School outcomes of aggressive-disruptive children: prediction from kindergarten risk factors and impact of the fast track prevention program.

Published

Journal Article

A multi-gate screening process identified 891 children with aggressive-disruptive behavior problems at school entry. Fast Track provided a multi-component preventive intervention in the context of a randomized-controlled design. In addition to psychosocial support and skill training for parents and children, the intervention included intensive reading tutoring in first grade, behavioral management consultation with teachers, and the provision of homework support (as needed) through tenth grade. This study examined the impact of the intervention, as well as the impact of the child's initial aggressive-disruptive behaviors and associated school readiness skills (cognitive ability, reading readiness, attention problems) on academic progress and educational placements during elementary school (Grades 1-4) and during the secondary school years (Grades 7-10), as well as high school graduation. Child behavior problems and skills at school entry predicted school difficulties (low grades, grade retention, placement in a self-contained classroom, behavior disorder classification, and failure to graduate). Disappointingly, intervention did not significantly improve these long-term school outcomes.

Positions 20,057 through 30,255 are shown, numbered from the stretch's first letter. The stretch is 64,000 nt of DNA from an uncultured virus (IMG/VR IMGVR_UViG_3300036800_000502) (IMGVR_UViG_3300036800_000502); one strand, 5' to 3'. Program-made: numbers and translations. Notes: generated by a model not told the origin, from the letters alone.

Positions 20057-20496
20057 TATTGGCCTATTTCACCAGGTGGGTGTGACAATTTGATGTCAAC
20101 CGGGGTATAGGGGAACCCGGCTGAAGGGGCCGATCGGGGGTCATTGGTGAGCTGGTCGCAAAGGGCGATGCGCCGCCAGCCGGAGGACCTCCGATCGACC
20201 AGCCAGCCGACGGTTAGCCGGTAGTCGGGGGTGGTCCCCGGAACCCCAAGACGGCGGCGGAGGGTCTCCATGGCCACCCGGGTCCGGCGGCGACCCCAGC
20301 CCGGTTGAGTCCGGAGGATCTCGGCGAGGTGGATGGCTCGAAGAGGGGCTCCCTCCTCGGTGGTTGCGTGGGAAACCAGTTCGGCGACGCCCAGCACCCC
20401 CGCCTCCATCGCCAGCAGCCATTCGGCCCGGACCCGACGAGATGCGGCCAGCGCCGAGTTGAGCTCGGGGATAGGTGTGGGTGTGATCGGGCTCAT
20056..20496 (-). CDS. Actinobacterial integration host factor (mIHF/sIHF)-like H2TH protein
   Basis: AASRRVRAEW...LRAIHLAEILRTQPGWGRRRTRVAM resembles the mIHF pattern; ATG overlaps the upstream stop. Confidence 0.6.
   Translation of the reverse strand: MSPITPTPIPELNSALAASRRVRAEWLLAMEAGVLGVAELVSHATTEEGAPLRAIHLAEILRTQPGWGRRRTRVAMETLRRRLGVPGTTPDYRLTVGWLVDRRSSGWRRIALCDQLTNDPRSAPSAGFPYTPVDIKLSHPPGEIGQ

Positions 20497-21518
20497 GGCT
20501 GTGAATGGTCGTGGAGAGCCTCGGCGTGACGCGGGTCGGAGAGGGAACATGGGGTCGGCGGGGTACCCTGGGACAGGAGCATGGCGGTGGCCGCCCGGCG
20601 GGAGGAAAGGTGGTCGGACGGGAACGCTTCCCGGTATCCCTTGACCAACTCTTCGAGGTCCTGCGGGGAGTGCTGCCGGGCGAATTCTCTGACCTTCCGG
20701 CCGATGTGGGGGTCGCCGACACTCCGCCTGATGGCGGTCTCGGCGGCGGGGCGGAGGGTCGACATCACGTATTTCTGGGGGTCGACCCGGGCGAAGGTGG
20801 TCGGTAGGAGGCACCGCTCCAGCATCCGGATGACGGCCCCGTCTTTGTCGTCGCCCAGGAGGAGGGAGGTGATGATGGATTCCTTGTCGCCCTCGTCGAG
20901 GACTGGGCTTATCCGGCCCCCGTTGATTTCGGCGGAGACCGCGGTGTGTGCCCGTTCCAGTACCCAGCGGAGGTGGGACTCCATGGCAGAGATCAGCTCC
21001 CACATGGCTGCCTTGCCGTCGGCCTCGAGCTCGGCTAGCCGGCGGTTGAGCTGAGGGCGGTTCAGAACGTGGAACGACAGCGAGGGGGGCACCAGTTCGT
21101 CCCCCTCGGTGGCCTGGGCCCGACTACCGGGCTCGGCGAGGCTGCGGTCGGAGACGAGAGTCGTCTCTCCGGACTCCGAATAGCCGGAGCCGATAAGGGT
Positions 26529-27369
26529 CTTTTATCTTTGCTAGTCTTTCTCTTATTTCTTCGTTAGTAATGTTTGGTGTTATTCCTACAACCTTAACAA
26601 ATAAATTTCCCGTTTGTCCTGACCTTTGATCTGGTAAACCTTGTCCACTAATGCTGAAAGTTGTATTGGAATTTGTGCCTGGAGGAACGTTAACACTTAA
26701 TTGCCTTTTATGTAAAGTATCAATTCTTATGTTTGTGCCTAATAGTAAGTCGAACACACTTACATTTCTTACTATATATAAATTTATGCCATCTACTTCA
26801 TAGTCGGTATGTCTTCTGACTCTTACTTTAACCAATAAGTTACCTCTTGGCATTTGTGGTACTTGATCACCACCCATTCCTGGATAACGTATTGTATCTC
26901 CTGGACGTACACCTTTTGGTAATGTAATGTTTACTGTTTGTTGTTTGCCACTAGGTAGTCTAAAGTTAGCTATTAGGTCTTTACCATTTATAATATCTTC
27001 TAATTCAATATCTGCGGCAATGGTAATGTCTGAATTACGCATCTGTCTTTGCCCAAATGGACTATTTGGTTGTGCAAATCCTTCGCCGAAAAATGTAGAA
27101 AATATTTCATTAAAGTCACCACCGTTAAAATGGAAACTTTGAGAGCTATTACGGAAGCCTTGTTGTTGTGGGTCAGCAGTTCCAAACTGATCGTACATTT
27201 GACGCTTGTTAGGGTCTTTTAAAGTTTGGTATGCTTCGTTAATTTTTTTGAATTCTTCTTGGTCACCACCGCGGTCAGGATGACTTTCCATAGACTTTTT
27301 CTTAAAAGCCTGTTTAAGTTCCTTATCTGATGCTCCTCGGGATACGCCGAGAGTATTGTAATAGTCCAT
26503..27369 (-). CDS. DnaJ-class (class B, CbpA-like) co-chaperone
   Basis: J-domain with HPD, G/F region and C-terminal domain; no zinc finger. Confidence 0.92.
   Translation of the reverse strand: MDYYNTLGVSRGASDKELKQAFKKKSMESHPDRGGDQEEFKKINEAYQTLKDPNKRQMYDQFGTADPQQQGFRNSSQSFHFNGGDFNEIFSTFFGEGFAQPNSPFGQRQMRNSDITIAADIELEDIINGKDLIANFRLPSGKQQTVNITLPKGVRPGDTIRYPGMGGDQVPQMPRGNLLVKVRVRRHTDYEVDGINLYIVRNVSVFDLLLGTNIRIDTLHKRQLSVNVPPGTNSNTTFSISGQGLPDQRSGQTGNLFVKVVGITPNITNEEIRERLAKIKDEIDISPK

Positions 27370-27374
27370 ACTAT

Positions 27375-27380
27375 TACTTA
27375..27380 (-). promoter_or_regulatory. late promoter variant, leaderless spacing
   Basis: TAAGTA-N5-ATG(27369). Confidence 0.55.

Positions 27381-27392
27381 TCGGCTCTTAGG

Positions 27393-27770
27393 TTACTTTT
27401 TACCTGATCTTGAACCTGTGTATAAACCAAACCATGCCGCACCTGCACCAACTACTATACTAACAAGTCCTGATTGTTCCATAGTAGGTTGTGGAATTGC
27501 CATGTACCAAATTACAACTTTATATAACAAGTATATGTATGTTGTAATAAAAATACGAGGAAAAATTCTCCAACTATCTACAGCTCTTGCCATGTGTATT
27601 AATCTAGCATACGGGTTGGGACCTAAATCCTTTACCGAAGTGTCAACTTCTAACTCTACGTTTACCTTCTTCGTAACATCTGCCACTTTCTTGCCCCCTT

Full Text

Duke Authors

Cited Authors

  • Bierman, KL; Coie, J; Dodge, K; Greenberg, M; Lochman, J; McMohan, R; Pinderhughes, E; Conduct Problems Prevention Research Group,

Published Date

  • March 2013

Published In

Volume / Issue

  • 39 / 2

Start / End Page

  • 114 - 130

PubMed ID

  • 23386568

Pubmed Central ID

  • 23386568

Electronic International Standard Serial Number (EISSN)

  • 1098-2337

Digital Object Identifier (DOI)

  • 10.1002/ab.21467

Language

  • eng

Conference Location

  • United States